Draper

William P. Draper - update 8/28/2016

William P. Draper was born April 8, 1830, in Bayham, Ontario, Canada, the son of Isaac.

William married Ontario native Sarah Souckes (b. 1838) on February 13, 1853, in Bayham, Canada, and they had at least four children: Mary (b. 1854), Eliza (b. 1856), Isaac (b. 1858), Louisa (b. 1860) and Helen Jane (b. 1862).

The family left Canada sometime after 1858 and by 1860 William had settled them on a farm Courtland, Kent County, Michigan.

William stood 5’8” with blue eyes, brown hair and a light complexion and was a 31-year-old farmer probably living in Courtland when he enlisted in Company A on August 14, 1862, at Grand Rapids for 3 years, and was mustered the same day. He joined the Regiment on September 18 at Fairfax Seminary, Virginia, and was reported absent sick in the hospital from June of 1863 through July. He eventually returned to duty and was first reported as missing in action May 8, 1864, at the Wilderness, Virginia, and in fact had been taken prisoner on May 7 and confined at Andersonville, Georgia. William was transferred as missing-in-action to Company C, 5th Michigan infantry upon consolidation of the 3rd and 5th Michigan Regiments on June 10, 1864.

On June 29 William was admitted to the prison hospital suffering from consumption and returned to his quarters on November 14. The following day, November 15, he was transferred to Savannah, Georgia where he was paroled on November 20, 1864, and admitted to the Naval School hospital in Annapolis, Maryland on December 4. He was on furlough from the hospital in January of 1865, staying with his brother Captain James Draper in Toledo. On January 18, 1865, Dr. D. B. Sturgeon of Toledo wrote a certification that Draper was suffering from chronic dysentery and unable to leave the city, thus requiring an extension of his furlough.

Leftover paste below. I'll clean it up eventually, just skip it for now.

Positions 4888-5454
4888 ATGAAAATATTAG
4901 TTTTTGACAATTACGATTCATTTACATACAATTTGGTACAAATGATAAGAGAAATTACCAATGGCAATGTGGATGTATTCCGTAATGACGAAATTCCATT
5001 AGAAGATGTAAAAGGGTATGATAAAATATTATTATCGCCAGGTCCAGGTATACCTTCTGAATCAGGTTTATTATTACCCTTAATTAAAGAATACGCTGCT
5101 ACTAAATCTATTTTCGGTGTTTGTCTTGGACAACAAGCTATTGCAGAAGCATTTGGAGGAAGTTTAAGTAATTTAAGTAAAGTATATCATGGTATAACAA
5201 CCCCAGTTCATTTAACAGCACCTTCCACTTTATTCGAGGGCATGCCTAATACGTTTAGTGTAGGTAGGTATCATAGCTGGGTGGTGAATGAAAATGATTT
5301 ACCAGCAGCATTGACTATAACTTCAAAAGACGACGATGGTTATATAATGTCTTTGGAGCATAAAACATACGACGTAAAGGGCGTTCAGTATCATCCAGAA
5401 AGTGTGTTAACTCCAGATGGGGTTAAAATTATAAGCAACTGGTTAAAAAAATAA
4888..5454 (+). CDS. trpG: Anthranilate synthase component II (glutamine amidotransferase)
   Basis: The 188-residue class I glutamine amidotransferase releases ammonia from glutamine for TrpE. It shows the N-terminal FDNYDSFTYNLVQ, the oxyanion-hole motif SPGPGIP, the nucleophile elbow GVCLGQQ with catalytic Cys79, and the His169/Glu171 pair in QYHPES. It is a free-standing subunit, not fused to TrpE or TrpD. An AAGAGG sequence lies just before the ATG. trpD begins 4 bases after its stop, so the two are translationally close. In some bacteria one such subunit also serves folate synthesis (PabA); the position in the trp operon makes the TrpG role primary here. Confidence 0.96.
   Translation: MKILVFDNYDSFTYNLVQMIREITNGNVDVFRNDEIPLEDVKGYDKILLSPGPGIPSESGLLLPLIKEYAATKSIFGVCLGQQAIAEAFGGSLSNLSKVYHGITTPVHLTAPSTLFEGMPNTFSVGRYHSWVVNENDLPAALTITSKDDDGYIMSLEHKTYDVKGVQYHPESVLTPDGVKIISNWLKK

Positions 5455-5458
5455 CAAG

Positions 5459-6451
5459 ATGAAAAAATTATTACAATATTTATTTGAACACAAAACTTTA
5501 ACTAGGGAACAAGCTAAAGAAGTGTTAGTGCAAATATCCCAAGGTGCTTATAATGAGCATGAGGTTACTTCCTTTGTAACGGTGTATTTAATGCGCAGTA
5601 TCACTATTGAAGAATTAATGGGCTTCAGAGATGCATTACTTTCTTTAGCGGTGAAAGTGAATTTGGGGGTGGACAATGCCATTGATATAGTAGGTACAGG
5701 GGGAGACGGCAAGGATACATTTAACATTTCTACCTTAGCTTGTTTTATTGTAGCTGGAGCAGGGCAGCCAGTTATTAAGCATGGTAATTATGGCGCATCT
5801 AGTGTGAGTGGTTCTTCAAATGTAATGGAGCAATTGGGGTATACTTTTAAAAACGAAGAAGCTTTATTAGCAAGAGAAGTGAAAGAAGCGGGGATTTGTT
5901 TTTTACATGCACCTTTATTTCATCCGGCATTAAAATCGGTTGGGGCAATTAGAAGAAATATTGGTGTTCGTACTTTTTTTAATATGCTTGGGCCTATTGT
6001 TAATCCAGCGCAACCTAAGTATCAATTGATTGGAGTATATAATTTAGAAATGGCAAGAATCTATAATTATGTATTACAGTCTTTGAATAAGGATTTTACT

He never recovered.

On February 5, 1865, Dr. Sturgeon wrote to the War Department that William had died on February 4, 1865, in Toledo of chronic dysentery. He was buried in Forest Cemetery, Toledo: 6-5-8.

In 1865 his widow applied for and received a pension (no. 71075). Sarah subsequently remarried to one Gideon Squiers and she filed for a pension on behalf of minor children (no. 106728). By 1870 Sarah was living with her second husband, his children, as well as three of her children from her marriage to William Draper (the children were listed as Draper’s).


Charles Stewart Draper

Charles Stewart Draper was born August 26, 1841, in Pontiac, Oakland County, Michigan, the son of Charles (b. 1815) and Mary (b. 1819).

Massachusetts native Charles (elder) married Michigan or Canadian native Mary sometime before 1841, probably in Michigan, and had settled in Pontiac, Oakland County by the time Charles was born. They were still living in Pontiac in 1850. In 1860 Charles was a student attending school with his younger siblings and living with his family in Pontiac village where his father worked as an attorney and “agent.”